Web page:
Grassland soil carbon is a critical piece of natural climate solutions
Grasslands store up to 20% of the world’s soil organic carbon (SOC). This pool of carbon is under constant threat of loss through land conversion and soil disturbance. The United States lost 2.4 million acres of grasslands between 2012 and 2015 as a result of demand for housing, energy, and crops such as corn and soy. The top meter of grassland soils store around 49 tonnes of carbon dioxide equivalents per acre. Once released, it takes many decades for SOC to recover if the grassland is restored from a cropland. Avoiding SOC loss in grasslands presents by far the greatest natural climate solution besides reforestation. Preventing the loss of SOC on grasslands frequently also presents opportunities to increase soil carbon sequestration rates while maintaining healthy food supply and rancher livelihoods.
Protecting against the loss of grassland soil carbon is the most critical rangeland management decision that can be made. Much attention is paid to grazing intensity and rotation, often described as a tool of regenerative agriculture. However, impacts of grazing management decisions themselves have minimal impact on SOC compared with simply keeping SOC in the ground. As described in a new study from The Journal of Soil and Water Conservation ,85% of SOC is considered “highly stable” meaning it will not be impacted unless disturbed. The other 15% of “active” carbon can be impacted by management decisions, but the magnitude of the impact is highly variable according to the literature. A meta-analysis of improved grazing studies, showed an average of 10% increase in soil carbon stock with some studies showing a 50% carbon loss to 200% carbon gain. Studies consistently show the biggest drivers of rangeland carbon stocks are the weather and soil quality. While good rangeland management, particularly adaptive rangeland management, can certainly increase SOC, it has only a minor impact on the “active” carbon pool compared to the larger pool of highly stable carbon that is at risk during land use conversion. It is critical for management plans to protect stable SOC.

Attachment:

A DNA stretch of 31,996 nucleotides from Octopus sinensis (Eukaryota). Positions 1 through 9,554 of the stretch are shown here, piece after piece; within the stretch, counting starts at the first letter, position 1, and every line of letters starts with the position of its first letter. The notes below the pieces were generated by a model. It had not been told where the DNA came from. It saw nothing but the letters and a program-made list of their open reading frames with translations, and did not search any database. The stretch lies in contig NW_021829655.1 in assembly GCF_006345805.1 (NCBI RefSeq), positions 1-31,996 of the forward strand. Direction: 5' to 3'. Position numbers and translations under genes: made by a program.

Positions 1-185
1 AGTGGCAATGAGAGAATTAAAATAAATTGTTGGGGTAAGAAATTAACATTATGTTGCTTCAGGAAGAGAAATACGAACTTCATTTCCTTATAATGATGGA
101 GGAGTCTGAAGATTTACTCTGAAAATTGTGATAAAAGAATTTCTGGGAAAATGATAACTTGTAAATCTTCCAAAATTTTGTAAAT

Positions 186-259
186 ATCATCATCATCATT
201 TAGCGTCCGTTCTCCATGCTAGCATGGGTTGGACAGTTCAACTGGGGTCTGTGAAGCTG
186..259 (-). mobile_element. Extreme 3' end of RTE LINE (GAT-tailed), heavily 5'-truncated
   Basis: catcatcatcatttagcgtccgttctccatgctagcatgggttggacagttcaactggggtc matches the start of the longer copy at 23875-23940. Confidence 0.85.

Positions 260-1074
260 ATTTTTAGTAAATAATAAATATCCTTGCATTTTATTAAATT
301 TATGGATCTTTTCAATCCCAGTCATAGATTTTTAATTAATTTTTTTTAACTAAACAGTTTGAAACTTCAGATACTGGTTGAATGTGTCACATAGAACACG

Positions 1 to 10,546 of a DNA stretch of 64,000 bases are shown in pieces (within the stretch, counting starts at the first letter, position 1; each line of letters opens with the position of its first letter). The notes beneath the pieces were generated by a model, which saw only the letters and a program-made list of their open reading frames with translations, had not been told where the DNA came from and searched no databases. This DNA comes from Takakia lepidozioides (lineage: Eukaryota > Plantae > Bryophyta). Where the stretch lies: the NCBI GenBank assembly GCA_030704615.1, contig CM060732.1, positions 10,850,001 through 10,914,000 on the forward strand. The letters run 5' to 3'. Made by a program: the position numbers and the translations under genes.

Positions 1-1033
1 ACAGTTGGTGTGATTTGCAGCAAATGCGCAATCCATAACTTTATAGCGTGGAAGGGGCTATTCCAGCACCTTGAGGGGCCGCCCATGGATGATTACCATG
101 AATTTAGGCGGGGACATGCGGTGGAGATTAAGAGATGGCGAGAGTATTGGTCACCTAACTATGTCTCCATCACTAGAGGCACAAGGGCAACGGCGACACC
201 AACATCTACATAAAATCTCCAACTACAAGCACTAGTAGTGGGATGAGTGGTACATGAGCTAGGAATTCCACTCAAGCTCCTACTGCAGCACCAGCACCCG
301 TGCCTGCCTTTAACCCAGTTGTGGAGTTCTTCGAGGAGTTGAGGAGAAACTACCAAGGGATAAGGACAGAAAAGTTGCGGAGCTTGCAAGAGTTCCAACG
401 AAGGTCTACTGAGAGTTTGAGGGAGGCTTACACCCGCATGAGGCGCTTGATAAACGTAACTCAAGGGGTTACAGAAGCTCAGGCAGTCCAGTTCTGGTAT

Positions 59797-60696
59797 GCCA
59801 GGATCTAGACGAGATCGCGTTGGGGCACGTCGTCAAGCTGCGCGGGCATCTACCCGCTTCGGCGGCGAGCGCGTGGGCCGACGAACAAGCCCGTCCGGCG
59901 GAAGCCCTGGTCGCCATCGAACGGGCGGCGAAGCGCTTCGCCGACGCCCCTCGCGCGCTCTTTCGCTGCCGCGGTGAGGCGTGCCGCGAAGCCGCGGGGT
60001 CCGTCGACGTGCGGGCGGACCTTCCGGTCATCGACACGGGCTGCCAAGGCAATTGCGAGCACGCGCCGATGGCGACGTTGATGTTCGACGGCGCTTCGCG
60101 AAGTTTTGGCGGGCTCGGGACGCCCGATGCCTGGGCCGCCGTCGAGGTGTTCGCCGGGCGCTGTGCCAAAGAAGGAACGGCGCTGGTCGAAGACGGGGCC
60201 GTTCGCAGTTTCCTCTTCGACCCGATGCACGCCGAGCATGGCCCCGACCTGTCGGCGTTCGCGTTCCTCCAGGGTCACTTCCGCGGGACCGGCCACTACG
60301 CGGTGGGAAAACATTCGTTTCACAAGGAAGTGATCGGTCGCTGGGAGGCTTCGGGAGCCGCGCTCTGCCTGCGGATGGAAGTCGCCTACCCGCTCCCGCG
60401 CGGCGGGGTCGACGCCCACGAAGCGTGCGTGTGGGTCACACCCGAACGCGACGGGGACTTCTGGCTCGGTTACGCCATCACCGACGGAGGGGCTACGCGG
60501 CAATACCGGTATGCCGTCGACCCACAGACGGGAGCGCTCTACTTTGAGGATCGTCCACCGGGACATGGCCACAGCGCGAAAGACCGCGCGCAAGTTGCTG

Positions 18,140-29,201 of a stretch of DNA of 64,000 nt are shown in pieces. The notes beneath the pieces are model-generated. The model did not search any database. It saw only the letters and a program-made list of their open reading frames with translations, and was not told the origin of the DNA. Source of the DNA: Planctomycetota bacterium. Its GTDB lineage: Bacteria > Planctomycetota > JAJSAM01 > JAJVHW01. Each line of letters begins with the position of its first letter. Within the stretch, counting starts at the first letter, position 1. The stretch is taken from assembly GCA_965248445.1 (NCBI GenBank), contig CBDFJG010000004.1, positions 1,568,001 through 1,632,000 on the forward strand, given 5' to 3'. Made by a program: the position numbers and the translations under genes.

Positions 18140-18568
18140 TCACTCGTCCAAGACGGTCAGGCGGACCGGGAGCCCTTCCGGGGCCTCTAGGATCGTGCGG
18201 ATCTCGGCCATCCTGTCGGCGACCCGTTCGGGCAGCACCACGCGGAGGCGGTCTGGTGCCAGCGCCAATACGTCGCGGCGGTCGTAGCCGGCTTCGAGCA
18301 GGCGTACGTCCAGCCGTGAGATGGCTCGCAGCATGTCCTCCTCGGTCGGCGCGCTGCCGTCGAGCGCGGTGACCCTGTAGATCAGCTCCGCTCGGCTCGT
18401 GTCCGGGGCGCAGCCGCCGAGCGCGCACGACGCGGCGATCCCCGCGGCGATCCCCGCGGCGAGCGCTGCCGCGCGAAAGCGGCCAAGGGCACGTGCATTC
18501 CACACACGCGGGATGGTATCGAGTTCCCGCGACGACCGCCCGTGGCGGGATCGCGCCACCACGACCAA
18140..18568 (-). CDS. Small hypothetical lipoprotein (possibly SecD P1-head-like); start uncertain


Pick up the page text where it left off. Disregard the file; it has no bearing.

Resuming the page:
The Avoided Conversion of Grasslands (ACoGs) carbon offset protocol is an excellent tool for preserving grassland SOC from being lost to conversion. Not only does it protect SOC from being released during conversion to other land uses, but requires the implementation of sustainable grazing. By encouraging sustainable grazing, further carbon sequestration gains are made. Carbon sales revenues can be used to supplement ranch income and support the rural economy. The Climate Trust, as a non-profit ACoGs project developer, has been investing up-front in grassland protection projects to assist land trusts in the purchase of conservation easements. We believe this innovative approach can have a significant impact on the pace of grassland conservation.